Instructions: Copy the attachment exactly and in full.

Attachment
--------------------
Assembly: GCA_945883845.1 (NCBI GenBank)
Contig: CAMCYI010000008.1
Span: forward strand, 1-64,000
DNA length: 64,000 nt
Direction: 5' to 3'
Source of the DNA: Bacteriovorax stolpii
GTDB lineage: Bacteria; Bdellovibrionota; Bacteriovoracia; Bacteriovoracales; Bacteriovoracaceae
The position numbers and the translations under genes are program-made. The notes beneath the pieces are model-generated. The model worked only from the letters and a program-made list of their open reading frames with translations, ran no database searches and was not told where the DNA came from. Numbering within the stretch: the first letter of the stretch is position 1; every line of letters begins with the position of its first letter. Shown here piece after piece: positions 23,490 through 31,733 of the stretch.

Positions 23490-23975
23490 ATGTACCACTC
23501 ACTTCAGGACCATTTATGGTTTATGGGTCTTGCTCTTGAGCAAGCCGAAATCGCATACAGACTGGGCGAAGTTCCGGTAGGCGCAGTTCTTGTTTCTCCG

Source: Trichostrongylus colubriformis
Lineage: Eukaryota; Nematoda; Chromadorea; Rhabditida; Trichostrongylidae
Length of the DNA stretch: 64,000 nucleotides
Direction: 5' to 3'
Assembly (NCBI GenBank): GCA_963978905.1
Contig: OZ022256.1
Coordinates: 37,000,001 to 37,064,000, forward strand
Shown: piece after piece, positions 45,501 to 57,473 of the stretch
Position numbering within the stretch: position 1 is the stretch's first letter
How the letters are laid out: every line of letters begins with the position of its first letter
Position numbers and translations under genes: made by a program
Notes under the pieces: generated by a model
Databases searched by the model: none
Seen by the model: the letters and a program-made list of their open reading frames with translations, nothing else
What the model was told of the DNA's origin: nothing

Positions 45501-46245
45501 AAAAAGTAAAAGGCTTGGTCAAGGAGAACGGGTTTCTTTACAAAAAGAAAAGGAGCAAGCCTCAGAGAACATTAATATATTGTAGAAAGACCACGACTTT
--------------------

Assembly: GCA_945883845.1 (NCBI GenBank)
Contig: CAMCYI010000008.1
Span: forward strand, 1-64,000
DNA length: 64,000 nt
Direction: 5' to 3'
Source of the DNA: Bacteriovorax stolpii
GTDB lineage: Bacteria; Bdellovibrionota; Bacteriovoracia; Bacteriovoracales; Bacteriovoracaceae
The position numbers and the translations under genes are program-made. The notes beneath the pieces are model-generated. The model worked only from the letters and a program-made list of their open reading frames with translations, ran no database searches and was not told where the DNA came from. Numbering within the stretch: the first letter of the stretch is position 1; every line of letters begins with the position of its first letter. Shown here piece after piece: positions 23,490 through 31,733 of the stretch.

Positions 23490-23975
23490 ATGTACCACTC
23501 ACTTCAGGACCATTTATGGTTTATGGGTCTTGCTCTTGAGCAAGCCGAAATCGCATACAGACTGGGCGAAGTTCCGGTAGGCGCAGTTCTTGTTTCTCCG

Source: Trichostrongylus colubriformis
Lineage: Eukaryota; Nematoda; Chromadorea; Rhabditida; Trichostrongylidae
Length of the DNA stretch: 64,000 nucleotides
Direction: 5' to 3'
Assembly (NCBI GenBank): GCA_963978905.1
Contig: OZ022256.1
Coordinates: 37,000,001 to 37,064,000, forward strand
Shown: piece after piece, positions 45,501 to 57,473 of the stretch
Position numbering within the stretch: position 1 is the stretch's first letter
How the letters are laid out: every line of letters begins with the position of its first letter
Position numbers and translations under genes: made by a program
Notes under the pieces: generated by a model
Databases searched by the model: none
Seen by the model: the letters and a program-made list of their open reading frames with translations, nothing else
What the model was told of the DNA's origin: nothing

Positions 45501-46245
45501 AAAAAGTAAAAGGCTTGGTCAAGGAGAACGGGTTTCTTTACAAAAAGAAAAGGAGCAAGCCTCAGAGAACATTAATATATTGTAGAAAGACCACGACTTT